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Some questions regarding initialization of fields

 
Prasanna Lakkur Subramanyam
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I was studying about how fields get initialized. From what I know so far, I've prepared this diagram to help me study.


1. Firstly, is my understanding so far correct? (please look at the image)
2. Second, I understand that instance variables get initialized to 0(or their default value) when they're first encountered(before their super classes are initialized). Is the same true for static variables as well?
3. When are methods available for use? In every book that I've read, they always mention when variables should or should not be used but they never talk about methods. Are all the methods of an object available and ready to be called as soon as the object creation has started?
 
Sachin Tripathi
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Prasanna Lakkur Subramanyam wrote:1. Firstly, is my understanding so far correct?

Yes,as far as I think you are almost correct,just a little bit correction is needed,
All instance variables don't have their default values as 0.

when an instance of subclass is created,it will create all of its instance variable as well as all the instance variables of its all super classes upto Object classes and place their default value in them accordingly.
Now when constructor of subclass is invoked which in return invokes constructor of its super class and this follows upto Object class ,then the Object class set the explicitly defined value to their variable,(and do all other stuffs as mentioned in their constructor),then execution returns to its immediate subclass,then it set explicitly defined values to variable,(and do all other stuffs as mentioned in their constructor),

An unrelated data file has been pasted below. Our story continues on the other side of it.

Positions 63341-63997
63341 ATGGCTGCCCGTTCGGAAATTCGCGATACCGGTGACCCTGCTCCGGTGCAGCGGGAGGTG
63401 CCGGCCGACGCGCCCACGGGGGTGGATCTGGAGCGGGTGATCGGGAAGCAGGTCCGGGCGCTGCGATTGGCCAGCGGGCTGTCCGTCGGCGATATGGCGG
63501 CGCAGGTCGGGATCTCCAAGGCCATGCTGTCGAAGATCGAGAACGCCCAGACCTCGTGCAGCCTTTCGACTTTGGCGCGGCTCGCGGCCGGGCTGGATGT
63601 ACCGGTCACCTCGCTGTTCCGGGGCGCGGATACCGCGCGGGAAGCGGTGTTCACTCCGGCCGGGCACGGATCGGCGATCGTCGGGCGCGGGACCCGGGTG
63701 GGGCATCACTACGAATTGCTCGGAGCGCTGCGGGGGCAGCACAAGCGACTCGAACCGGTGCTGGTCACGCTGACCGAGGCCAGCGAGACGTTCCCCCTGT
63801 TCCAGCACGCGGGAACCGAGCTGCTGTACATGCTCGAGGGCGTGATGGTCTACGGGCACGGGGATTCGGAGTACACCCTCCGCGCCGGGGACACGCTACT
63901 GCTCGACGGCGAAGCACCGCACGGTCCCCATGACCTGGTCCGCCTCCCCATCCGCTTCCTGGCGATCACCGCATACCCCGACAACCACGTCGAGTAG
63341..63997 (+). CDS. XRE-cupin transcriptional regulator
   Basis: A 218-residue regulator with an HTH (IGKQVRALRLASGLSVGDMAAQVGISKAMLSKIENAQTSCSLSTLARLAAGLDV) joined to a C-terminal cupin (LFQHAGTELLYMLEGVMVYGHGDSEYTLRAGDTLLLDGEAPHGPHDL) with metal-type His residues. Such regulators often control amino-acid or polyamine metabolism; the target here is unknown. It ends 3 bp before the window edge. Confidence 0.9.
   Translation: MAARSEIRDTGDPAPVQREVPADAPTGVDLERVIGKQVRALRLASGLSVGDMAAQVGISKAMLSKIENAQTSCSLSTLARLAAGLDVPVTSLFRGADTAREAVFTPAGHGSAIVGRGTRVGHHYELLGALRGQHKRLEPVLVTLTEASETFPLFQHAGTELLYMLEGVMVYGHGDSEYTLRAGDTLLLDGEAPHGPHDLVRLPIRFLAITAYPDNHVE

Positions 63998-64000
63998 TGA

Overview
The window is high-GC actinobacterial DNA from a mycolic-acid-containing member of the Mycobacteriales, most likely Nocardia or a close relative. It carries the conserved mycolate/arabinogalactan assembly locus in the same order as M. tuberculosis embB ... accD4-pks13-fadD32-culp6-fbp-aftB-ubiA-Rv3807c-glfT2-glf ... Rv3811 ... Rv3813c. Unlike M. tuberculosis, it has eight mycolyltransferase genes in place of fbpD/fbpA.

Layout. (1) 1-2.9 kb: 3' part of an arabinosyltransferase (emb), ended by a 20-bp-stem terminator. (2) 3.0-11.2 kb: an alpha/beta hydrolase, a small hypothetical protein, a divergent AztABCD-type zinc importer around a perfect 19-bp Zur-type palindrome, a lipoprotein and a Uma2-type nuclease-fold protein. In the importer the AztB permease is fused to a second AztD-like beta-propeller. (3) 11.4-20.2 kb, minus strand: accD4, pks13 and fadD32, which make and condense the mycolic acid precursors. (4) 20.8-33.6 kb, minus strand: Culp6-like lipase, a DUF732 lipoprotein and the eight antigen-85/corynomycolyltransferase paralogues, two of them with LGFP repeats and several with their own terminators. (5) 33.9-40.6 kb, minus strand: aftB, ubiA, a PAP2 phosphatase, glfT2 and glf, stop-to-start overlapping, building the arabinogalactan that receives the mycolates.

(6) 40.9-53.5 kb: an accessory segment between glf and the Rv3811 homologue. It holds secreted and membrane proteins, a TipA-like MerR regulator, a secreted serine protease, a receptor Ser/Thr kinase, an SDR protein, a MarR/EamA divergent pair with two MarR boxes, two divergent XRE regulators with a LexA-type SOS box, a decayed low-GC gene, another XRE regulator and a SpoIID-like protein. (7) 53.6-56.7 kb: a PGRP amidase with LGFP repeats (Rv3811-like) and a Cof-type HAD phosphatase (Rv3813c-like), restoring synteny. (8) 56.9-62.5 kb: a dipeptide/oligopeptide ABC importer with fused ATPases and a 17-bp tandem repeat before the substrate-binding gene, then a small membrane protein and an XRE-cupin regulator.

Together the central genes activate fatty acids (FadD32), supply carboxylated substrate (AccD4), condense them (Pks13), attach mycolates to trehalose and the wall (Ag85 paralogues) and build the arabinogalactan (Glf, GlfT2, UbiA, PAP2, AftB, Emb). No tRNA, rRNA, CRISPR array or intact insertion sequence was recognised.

this follows until they reach the last subclass's constructor and do the same things

Prasanna Lakkur Subramanyam wrote:2. Second, I understand that instance variables get initialized to 0(or their default value) when they're first encountered(before their super classes are initialized). Is the same true for static variables as well?

Yes every variable gets its default values(until they are local variables,and you don't define the value explicitly)


Prasanna Lakkur Subramanyam wrote:3. When are methods available for use? In every book that I've read, they always mention when variables should or should not be used but they never talk about methods. Are all the methods of an object available and ready to be called as soon as the object creation has started?


Not very sure about this,let others answer this

 
A.J. Côté
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Static fields and methods inheritance shows really strange behaviour. Static is not meant for inheritance. As a rule of thumb, always refer to static fileds and methods by prefixing them with the class name, e.g. MyClass.getX(), MySubclass.getX(). This should make everything clearer.
 
Roel De Nijs
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Hi Prasanna Lakkur Subramanyam,

First of all, a warm welcome to CodeRanch!

Prasanna Lakkur Subramanyam wrote:1. Firstly, is my understanding so far correct? (please look at the image)
2. Second, I understand that instance variables get initialized to 0(or their default value) when they're first encountered(before their super classes are initialized). Is the same true for static variables as well?